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Zhonghua Xue Ye Xue Za Zhi. 2013 Dec;34(12):1010-4. doi: 10.3760/cma.j.issn.0253-2727.2013.12.003.

[miR-125b promotes proliferation of human acute myeloid leukemia cells by targeting Bak1].

[Article in Chinese]

Author information

1
The Department of Scientific Education Information, Guangzhou Women and Children Medical Center, Guangzhou 510623, China.

Abstract

OBJECTIVE:

To investigate miR- 125b regulation mechanism by identifying miR-125b target genes and its function in acute myeloid leukemia (AML).

METHODS:

The bioinformatics software and database were applied to predict and analyze target genes of miR-125b. The vector contained the target gene 3'-UTR portion cloned into a luciferase reporter construct. A luciferase reporter assay was performed following co-transfection of small molecular miR-125b mimics and target gene wild-type or mutant plasmid into HEK-293T cells. Further in leukemia cell lines NB4 and HL-60, the protein level of target gene was measured by Western blot after overexpression miR-125b. Finally, the viabilities of NB4 and HL-60 cells were measured by CCK-8 assay at 24 h, 48 h, 72 h, 96 h after electroporation.

RESULTS:

Bcl-2-antagonist/killer 1 (Bak1), a pro-apoptotic gene, was a target gene of miR-125b by software predicts. Reporter vector containing the 3'-UTR Bak1 wild and mutation sites were co-transfected with small molecule analogues of miR-125b in HEK-293T cells. Dual luciferase reporter gene assay system showed that miR-125b significantly suppressesĀ the reporter gene activity containing Bak1 3'-UTR by about 53.8% (P<0.05), but it didn't suppresses the reporter gene activity containing 3'-UTR Bak1 mutation. Western blot showed that miR-125b mimics significantly down-regulated the expression of Bak1 in human leukemia cell lines NB4 and HL-60. Meanwhile, the growth rate of cells treated with miR-125b obviously increased compared with that in control by CCK-8 test (P<0.05).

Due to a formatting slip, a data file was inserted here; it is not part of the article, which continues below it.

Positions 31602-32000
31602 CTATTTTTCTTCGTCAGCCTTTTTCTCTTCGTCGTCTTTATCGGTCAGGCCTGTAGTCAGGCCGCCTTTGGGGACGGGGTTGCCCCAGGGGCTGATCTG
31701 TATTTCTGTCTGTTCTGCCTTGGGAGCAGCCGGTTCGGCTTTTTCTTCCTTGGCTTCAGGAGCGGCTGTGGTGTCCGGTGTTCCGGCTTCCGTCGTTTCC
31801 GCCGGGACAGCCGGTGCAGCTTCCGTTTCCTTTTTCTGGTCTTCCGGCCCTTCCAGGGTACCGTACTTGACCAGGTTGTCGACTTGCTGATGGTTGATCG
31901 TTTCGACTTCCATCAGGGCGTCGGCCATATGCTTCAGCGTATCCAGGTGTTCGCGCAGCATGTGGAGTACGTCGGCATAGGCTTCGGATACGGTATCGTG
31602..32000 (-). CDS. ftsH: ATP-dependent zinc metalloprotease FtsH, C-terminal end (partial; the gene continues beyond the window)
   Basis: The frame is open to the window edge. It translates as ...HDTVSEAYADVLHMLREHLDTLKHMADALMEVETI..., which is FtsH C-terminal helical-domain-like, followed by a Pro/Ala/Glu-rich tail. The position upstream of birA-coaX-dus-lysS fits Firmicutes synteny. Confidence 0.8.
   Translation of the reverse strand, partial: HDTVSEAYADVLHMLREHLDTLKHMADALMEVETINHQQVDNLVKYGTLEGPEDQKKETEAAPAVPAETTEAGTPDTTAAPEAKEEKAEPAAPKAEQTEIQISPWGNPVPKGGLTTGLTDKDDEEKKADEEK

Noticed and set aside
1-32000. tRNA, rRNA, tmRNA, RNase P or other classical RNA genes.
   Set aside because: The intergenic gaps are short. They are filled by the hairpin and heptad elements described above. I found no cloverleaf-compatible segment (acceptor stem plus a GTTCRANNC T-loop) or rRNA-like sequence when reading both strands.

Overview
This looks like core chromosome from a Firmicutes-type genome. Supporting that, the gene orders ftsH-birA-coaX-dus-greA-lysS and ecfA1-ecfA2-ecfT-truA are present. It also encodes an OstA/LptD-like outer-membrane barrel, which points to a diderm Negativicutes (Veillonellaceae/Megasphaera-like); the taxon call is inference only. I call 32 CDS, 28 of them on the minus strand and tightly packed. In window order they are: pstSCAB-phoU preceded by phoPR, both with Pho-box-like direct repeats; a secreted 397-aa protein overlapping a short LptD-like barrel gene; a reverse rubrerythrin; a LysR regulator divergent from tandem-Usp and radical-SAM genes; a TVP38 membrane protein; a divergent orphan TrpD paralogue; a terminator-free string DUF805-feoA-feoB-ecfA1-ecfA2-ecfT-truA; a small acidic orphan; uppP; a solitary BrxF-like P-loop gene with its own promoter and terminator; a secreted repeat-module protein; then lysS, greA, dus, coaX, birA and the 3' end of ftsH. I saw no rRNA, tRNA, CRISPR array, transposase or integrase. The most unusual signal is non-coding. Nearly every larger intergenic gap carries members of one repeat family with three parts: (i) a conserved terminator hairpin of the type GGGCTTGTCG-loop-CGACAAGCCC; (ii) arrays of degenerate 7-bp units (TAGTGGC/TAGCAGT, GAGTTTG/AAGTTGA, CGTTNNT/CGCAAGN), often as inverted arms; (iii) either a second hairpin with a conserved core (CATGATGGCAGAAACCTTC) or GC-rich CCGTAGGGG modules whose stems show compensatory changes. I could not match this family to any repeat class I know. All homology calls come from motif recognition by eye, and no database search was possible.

CONCLUSION:

Our findings strongly indicated that BAK1 was a downstream target gene of miR-125b, and miR-125b promoted proliferation in human AML cells at least partially by targeting Bak1, so we speculated that miR-125b as an oncogene could be a potential therapeutic target for treating AML.

[Indexed for MEDLINE]

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